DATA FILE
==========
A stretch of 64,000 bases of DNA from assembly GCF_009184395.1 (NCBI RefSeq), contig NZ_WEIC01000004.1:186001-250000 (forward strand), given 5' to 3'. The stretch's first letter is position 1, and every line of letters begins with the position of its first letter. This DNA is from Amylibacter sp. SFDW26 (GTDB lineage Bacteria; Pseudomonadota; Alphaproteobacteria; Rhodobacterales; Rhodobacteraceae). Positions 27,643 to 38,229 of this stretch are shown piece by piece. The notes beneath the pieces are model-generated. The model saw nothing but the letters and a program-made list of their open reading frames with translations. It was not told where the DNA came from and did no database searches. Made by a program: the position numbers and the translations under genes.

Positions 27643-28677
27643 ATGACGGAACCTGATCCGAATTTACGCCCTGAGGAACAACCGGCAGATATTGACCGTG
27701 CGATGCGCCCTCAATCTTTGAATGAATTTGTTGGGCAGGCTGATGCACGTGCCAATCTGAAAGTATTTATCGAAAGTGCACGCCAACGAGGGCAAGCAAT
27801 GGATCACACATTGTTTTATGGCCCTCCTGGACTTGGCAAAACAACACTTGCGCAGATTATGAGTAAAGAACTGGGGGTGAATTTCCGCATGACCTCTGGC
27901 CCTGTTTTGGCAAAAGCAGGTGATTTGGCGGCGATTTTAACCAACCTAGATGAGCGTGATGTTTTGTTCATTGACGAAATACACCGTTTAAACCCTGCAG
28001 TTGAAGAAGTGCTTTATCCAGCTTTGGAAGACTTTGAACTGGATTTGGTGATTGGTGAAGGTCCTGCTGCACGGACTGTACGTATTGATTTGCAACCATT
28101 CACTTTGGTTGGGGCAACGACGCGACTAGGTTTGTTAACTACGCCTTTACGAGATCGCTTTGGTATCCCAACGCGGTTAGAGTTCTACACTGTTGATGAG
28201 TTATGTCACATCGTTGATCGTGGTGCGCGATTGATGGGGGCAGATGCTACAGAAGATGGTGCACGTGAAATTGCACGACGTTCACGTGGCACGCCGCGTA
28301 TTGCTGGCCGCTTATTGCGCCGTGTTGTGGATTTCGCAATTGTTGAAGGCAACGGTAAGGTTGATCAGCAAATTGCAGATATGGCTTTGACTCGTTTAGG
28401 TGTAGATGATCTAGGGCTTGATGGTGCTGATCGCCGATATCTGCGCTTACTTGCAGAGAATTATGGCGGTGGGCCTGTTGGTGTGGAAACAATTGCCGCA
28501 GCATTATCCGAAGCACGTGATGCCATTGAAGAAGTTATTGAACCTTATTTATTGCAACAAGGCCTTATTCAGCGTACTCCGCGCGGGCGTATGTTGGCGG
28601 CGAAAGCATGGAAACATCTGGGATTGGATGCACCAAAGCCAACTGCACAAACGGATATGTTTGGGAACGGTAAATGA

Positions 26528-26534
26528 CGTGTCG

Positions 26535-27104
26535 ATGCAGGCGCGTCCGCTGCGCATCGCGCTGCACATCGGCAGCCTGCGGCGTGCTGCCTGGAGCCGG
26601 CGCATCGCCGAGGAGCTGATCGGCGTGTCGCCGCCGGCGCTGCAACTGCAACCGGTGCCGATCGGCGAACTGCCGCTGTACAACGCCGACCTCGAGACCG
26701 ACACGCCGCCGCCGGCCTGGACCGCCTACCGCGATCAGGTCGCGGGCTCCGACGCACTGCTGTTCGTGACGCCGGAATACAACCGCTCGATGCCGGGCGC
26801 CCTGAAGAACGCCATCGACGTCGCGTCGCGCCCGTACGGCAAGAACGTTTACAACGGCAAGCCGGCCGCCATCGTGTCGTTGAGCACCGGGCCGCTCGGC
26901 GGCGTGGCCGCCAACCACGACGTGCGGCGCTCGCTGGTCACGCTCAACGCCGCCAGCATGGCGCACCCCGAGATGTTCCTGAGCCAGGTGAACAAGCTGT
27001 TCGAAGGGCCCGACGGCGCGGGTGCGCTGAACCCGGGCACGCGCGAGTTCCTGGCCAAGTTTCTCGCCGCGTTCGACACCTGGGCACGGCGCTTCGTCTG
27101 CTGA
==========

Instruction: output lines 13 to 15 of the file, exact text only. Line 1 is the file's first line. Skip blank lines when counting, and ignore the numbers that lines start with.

28601 CGAAAGCATGGAAACATCTGGGATTGGATGCACCAAAGCCAACTGCACAAACGGATATGTTTGGGAACGGTAAATGA

Positions 26528-26534
26528 CGTGTCG